Preparing Emotionally for a Long-Distance Relocation


PUBLISHED: July 6, 2023
woman packing apartment in preparation for a move

Relocating is a major decision, and while it can surely bring feelings of excitement, the whole process can also be quite draining. And that’s understandable—after all, you may have to say goodbye to friends and family and leave your current life behind to start a new chapter elsewhere.

If you’re moving long-distance soon and experiencing a rollercoaster of emotions as a result, know that this is entirely normal. The good news is you can learn how to cope with these emotions and minimize stress so your long-distance move is successful.

Don’t leave things to the last minute

Moving to a new place requires preparation, and since many tasks need to be completed, make sure not to delay them. This will help you avoid a last-minute rush, making the process of relocating much less difficult. Obviously, packing is one of the most important things you should do when preparing to move long-distance, and the earlier you start doing it, the better, as you will have enough time to sort your stuff and decide which items to pack. There’s no point in bringing items you will never use, so if they aren’t indispensable, sell, donate or throw them out. Also, make sure to stay organized as you pack—for example, consider marking the boxes so you know what’s inside them.

Another crucial aspect—if you choose to go this route—is hiring a moving company to ensure your items are safely transported to your new home. Take the time to do your research so you can find the best long-distance movers. The costs vary depending on factors such as the distance traveled and your belongings’ weight, and the delivery can take anywhere from 1-21 days (and sometimes more), depending on the distance. Make sure to discuss these aspects with the moving company from the beginning so you can know what to expect.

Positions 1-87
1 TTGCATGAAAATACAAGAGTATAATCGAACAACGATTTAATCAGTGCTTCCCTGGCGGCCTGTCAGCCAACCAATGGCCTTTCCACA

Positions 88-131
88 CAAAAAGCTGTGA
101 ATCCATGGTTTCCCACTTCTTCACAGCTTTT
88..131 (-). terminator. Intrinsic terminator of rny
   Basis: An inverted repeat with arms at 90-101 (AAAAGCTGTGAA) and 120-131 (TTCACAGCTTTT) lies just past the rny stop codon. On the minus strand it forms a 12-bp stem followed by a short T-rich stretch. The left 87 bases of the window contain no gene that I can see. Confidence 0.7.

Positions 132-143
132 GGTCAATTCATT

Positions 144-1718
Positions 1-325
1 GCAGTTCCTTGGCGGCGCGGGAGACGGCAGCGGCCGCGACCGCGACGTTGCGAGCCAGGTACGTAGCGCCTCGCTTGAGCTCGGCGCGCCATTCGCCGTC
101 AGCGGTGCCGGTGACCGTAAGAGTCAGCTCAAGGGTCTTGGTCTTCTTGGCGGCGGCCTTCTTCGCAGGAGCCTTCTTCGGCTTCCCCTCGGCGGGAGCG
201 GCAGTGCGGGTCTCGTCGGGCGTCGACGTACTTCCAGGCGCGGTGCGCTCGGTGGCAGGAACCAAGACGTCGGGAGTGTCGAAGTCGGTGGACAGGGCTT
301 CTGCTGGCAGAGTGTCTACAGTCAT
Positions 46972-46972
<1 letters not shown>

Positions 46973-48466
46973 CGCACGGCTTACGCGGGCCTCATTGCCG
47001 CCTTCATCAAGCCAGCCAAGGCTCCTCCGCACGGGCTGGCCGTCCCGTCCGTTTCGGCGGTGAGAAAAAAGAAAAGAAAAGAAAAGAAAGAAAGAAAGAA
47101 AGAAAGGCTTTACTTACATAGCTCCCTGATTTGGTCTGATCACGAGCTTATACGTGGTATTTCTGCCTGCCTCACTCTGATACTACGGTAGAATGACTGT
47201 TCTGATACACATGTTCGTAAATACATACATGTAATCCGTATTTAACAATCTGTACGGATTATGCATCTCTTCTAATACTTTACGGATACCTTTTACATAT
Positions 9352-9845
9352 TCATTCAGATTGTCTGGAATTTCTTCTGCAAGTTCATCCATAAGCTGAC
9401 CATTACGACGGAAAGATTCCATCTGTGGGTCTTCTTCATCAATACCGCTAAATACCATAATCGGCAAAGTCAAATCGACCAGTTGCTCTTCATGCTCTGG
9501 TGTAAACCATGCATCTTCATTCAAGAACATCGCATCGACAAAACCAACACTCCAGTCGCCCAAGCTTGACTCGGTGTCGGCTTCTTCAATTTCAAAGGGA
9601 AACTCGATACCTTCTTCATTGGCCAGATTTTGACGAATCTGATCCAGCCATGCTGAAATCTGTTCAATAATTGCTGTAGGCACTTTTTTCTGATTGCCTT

Focus on the advantages

People decide to relocate for various reasons: maybe they’ve found a better job somewhere else or maybe they simply want to start a new life in a different place. Whatever the situation, moving long-distance can feel overwhelming—and perhaps a bit scary. After all, it’s hard to get out of your comfort zone and embrace the unknown. Moreover, bidding farewell to your loved ones can be difficult, but remember that nowadays, staying in touch is easier, thanks to all the technological advancements.

Moving requires a lot of effort and can bring about stress and anxiety, but try not to dwell too much on the negative, and instead, think about the adventure that awaits. Allow yourself to daydream about the opportunities this new beginning brings, and see it as a chance to grow as a person. You may experience some initial discomfort, but as long as you keep an open mind, you will definitely thrive in your new home.

Get rest

Lack of sleep negatively impacts your mood, decreasing your mental well-being and cognitive functioning. Since a long-distance relocation can be stressful, it’s vital to rest properly so that you can handle all the tasks more efficiently. In other words, sleeping will make you feel better, so make sure to prioritize it.